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George Bradford

Sydney Learning Analytics Research Group (LARG) - 0 views

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    "SYDNEY LEARNING ANALYTICS RESEARCH GROUP
    About
    The Sydney Learning Analytics Research Group (LARG) is a joint venture of the newly established Quality and Analytics Group within the Education Portfolio, and the new Centre for Research on Learning and Innovation connected to the Faculty of Education and Social Work.

    The key purposes in establishing the new research group are:

    Capacity building in learning analytics for the benefit of the institution, its students and staff
    To generate interest and expertise in learning analytics at the University, and build a new network of research colleagues
    To build a profile for the University of Sydney as a national and international leader in learning analytics
    LARG was launched at ALASI in late November 2015. The leadership team is actively planning now for the 2016 calendar year and beyond, with several community-building initiatives already in the pipeline, the first being a lecture by George Siemens, and the second is a new conference travel grant (see details below)."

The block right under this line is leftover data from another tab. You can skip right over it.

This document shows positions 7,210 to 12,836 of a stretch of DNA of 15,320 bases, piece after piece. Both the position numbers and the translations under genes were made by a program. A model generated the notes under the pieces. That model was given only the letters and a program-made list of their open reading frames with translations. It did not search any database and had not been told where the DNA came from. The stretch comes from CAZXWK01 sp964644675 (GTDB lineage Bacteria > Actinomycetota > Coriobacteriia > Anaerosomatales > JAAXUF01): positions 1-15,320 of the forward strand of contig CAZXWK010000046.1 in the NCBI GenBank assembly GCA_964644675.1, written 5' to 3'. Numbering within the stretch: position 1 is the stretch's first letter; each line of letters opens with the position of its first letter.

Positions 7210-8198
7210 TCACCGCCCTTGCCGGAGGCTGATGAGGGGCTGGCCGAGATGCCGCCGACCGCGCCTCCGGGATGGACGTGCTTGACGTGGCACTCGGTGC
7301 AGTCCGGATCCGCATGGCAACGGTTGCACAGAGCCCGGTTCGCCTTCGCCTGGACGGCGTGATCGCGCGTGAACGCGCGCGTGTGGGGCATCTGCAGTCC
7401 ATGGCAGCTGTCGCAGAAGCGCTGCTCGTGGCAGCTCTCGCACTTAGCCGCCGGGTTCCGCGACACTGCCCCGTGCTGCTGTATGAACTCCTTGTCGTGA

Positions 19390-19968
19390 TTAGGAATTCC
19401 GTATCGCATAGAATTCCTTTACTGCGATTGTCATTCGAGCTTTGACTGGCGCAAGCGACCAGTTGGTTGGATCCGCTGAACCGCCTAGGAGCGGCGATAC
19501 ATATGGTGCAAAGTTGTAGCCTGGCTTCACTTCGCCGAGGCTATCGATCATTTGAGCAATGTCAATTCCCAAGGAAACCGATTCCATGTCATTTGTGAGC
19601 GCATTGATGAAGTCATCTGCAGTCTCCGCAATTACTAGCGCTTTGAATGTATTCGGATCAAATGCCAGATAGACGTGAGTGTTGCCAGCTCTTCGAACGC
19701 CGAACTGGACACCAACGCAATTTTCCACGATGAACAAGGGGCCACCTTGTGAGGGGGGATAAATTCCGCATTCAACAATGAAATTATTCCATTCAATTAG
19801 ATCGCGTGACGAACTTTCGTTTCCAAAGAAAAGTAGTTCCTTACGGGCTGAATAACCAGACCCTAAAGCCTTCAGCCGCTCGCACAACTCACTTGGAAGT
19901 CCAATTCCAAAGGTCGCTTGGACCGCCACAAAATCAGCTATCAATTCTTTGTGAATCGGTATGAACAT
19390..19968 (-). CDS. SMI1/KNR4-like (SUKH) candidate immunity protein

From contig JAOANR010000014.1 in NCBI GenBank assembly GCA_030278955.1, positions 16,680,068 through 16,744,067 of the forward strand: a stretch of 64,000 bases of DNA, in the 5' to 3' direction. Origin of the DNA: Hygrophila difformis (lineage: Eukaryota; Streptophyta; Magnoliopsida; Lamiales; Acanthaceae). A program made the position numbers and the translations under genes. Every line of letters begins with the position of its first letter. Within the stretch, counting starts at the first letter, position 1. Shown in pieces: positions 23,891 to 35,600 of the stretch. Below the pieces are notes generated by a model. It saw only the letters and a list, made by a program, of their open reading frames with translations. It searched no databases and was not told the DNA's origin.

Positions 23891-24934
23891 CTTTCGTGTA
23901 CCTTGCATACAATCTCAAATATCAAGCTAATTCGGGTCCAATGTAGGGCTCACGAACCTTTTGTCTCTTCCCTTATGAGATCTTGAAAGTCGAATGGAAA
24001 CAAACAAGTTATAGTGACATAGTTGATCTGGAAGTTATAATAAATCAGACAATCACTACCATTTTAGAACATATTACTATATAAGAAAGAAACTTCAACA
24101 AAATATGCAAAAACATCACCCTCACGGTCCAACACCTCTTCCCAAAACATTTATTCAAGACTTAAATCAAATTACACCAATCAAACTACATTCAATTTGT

George Bradford

Open Research Online - Learning analytics to identify exploratory dialogue within synch... - 0 views

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    While generic web analytics tend to focus on easily harvested quantitative data, Learning Analytics will often seek qualitative understanding of the context and meaning of this information. This is critical in the case of dialogue, which may be employed to share knowledge and jointly construct understandings, but which also involves many superficial exchanges. Previous studies have validated a particular pattern of "exploratory dialogue" in learning environments to signify sharing, challenge, evaluation and careful consideration by participants. This study investigates the use of sociocultural discourse analysis to analyse synchronous text chat during an online conference. Key words and phrases indicative of exploratory dialogue were identified in these exchanges, and peaks of exploratory dialogue were associated with periods set aside for discussion and keynote speakers. Fewer individuals posted at these times, but meaningful discussion outweighed trivial exchanges. If further analysis confirms the validity of these markers as learning analytics, they could be used by recommendation engines to support learners and teachers in locating dialogue exchanges where deeper learning appears to be taking place.
George Bradford

Open Research Online - Contested Collective Intelligence: rationale, technologies, and ... - 0 views